Continuous delivery (CD), and the broader DevOps movement, have radically accelerated the pace of software development. 

With a cultural shift in development practices and software life cycles, deployment architecture and infrastructure have changed. Teams can now deploy code iteratively and quickly. Gone are the days of measuring release cycles in months or weeks. Now, it’s days — and sometimes even hours or minutes. Simultaneously, the main driver of continuous delivery is how you start coding from ground zero. Each next line of code becomes immediately deployable. 

Put simply: thanks to continuous delivery and networked testing practices, it now takes less time to design, create, and implement new features.

How fast is fast?

Testlio’s benchmark data revealed that clients update their mobile apps an average of two to four times per month. This tempo contrasts starkly with how quality assurance teams have traditionally worked.

At its very core, QA is fundamentally centered around the two pillars of detail and requirements. Before, this historically manifested itself in meticulous code analysis to avoid potential bugs and security vulnerabilities, paired with arduous real-world testing, to ensure the final product meets standards. But in this brave new DevOps-powered world, processes that made sense in the heady (and, some might say, best forgotten) days of Waterfall feel obsolete when you can deploy a new release before lunch.

As a result, many QA teams now find themselves walking a tightrope, torn between potentially bogging down the new turbocharged release cycle, or being too “hands-off” and potentially undermining the user experience with glitchy, potentially insecure software.

There are two reasons why QA teams find themselves in that position. The first is cultural. When Waterfall was king, it was customary to regard QA testing as an island amidst the broader software development archipelago – independent of other departments and roles. But organizations must be able to function as a whole, which means setting aside conflicting agendas and working for the common good.

And the second reason is technical. There is less time to verify issues between code being committed and deployed. Quality engineering processes must keep up and adapt to ensure faster turnaround times. Because continuous delivery requires getting all changes – new features, configuration changes, bug fixes, etc. – shipped to users safely and quickly in a sustainable way, the burden falls on QA teams to evolve their processes. They must adapt to the new way where code is always in a deployable state. And any evolution should focus on culture before technology.

This is precisely where DevOps shines – creating and accelerating scalable app development processes where testers work hand-in-glove with developers through all software development actions. 

The analytical and detail-oriented mindset of a tester can prove invaluable when conceiving requirements and specifications. It allows them to identify potential edge-cases that otherwise might fall through the cracks of automated unit and integration tests.

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And this should be accompanied by technological evolution. DevOps is not the death knell of QA, as many have feared (and, indeed, predicted). It has, however, radically changed the nature of the job. QA testers face a choice: adapt or perish.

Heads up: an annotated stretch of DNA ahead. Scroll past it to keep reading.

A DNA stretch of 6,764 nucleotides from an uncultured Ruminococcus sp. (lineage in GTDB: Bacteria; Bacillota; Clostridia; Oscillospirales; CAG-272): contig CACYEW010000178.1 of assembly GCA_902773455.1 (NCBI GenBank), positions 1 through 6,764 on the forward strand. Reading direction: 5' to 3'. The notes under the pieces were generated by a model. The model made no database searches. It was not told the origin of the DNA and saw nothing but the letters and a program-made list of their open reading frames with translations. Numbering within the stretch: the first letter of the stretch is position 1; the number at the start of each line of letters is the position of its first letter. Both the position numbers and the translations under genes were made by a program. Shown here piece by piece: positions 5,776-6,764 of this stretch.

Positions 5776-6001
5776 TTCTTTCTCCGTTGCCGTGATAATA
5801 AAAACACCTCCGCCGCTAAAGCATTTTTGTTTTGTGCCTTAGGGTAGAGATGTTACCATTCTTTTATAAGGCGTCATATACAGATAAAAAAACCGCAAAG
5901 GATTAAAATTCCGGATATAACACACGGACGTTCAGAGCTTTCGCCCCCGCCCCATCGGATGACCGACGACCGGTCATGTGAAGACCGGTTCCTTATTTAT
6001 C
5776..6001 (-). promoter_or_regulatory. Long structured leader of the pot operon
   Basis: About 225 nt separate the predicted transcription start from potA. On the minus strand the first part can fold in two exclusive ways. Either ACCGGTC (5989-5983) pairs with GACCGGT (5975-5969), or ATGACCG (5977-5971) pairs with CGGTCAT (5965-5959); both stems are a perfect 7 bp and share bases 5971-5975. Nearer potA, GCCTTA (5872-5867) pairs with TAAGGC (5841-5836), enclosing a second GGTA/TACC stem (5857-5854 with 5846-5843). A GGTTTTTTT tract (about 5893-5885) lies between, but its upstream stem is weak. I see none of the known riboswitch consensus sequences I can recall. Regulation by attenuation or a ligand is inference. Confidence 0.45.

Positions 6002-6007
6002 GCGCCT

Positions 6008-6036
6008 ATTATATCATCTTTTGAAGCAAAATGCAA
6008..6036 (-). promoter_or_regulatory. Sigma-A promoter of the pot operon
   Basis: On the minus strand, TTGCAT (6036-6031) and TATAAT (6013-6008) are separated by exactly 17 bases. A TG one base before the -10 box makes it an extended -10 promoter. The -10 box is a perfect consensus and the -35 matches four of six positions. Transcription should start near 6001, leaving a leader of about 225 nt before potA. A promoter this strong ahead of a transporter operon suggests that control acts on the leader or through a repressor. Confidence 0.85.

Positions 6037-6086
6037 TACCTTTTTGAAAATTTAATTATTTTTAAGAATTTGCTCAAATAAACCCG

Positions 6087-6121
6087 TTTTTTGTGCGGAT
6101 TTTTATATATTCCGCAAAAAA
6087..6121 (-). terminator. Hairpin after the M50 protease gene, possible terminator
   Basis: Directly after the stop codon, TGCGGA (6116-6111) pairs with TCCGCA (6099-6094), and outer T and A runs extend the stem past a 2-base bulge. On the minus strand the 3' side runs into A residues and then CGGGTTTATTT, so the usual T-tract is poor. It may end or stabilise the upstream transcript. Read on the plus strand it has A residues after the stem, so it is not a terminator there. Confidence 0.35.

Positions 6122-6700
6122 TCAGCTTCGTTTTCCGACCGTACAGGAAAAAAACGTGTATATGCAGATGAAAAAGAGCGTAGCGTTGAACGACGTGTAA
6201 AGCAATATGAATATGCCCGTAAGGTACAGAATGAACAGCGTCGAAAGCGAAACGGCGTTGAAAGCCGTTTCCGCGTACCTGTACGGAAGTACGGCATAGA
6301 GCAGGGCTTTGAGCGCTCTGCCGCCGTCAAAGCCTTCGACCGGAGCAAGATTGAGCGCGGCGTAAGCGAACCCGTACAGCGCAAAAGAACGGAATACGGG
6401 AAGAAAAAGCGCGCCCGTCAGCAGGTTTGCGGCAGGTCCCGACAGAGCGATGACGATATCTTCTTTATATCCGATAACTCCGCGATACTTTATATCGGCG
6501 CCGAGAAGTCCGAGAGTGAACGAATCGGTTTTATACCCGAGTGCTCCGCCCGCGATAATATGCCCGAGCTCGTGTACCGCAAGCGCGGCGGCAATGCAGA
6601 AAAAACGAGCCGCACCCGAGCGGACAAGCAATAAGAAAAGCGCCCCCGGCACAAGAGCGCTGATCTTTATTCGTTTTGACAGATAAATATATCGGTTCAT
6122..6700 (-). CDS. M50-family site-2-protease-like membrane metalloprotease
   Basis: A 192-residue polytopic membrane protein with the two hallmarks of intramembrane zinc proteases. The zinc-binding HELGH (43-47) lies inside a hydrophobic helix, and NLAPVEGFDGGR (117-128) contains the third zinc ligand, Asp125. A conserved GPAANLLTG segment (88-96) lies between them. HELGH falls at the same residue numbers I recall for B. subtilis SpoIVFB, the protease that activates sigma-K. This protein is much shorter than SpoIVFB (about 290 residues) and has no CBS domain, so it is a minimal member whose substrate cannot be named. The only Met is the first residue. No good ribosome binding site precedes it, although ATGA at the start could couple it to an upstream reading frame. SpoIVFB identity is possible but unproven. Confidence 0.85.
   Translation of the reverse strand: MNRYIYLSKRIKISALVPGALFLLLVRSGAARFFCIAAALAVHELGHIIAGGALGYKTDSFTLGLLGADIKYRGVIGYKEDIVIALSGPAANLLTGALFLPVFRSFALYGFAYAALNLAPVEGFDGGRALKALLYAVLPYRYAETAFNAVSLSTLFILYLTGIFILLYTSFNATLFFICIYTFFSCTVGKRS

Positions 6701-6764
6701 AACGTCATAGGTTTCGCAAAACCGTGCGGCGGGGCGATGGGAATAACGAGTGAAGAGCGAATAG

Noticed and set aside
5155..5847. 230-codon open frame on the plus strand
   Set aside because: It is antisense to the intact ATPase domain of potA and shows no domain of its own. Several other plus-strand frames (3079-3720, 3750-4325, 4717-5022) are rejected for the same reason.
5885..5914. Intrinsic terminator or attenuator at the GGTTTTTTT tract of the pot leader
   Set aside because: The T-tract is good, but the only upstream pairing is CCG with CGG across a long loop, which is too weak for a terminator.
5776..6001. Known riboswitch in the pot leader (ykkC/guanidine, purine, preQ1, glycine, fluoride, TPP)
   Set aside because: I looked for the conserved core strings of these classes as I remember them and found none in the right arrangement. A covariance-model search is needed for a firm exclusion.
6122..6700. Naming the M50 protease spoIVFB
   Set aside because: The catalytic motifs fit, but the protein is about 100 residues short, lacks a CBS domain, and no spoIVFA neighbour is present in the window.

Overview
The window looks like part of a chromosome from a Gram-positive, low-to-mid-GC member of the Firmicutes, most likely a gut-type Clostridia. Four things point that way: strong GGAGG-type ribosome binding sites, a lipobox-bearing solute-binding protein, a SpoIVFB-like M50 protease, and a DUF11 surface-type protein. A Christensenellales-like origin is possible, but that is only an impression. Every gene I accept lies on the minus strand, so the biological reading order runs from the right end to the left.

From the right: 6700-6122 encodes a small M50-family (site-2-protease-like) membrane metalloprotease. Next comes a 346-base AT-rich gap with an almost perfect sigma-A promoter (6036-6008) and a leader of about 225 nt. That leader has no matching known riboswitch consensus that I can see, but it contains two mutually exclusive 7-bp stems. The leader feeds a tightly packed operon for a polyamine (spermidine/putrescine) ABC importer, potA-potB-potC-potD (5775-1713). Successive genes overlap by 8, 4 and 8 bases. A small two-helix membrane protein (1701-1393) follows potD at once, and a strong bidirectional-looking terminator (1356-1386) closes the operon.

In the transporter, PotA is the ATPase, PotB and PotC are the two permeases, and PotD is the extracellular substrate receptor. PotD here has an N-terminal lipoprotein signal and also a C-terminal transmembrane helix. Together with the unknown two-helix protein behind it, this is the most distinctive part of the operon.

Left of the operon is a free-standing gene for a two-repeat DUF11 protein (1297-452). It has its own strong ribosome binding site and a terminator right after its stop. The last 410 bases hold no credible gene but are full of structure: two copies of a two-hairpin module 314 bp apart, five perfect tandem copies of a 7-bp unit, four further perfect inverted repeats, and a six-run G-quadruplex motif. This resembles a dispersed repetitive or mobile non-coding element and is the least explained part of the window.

Related: How the right type of QA testing delivers on your need for speed

What does that mean for QA teams?

In practice, this means learning how to apply their existing competencies to the highly-automated CD workflows, thereby affirming the role of testing at the heart of any deployment process.

Platforms like Jenkins and GitHub Actions make it easy to integrate your old processes — like static code analysis, unit testing, and integration testing — into the development workflow without introducing the blockages and bottlenecks found in older software methodologies. Learning how to use them is, therefore, critical.

And even with this emphasis on automation, there’s still room for the soft skills that have long made QA testers an invaluable asset. Indeed, automation has arguably empowered QA teams to spend more time performing the creativity-driven tasks that ultimately produces better, more polished software.

Exploratory testing and networked testing approaches remain an essential tool in the quest to find software defects that would otherwise evade automated unit and integration tests, which, by definition, have a narrow focus. And crucially, exploratory testing can exist without necessarily acting as a bottleneck to developers or DevOps engineers, because testers can apply their domain knowledge, experience, and skills to explore the functionality of an app and uncover issues. Furthermore, for CI/CD approaches, networked testing can hook seamlessly into DevOps processes, ensuring the completion of unit, visual, functional, and other tests.

Another skill inherent in the QA mindset is the ability to document, reproduce, and prioritize errors before communicating them to development teams for resolution. This capacity isn’t easily replaced by machines — and will likely remain the case for several years. A reliable QA team can help accelerate the speed of deployments. By using their expert domain knowledge and integrating the teams more closely together, companies can realize the advantages of all the changes made in CD and the overarching DevOps ecosystem. 

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If you’re looking for a partner to help streamline your business’s DevOps practices and priorities, contact Testlio for a demo.

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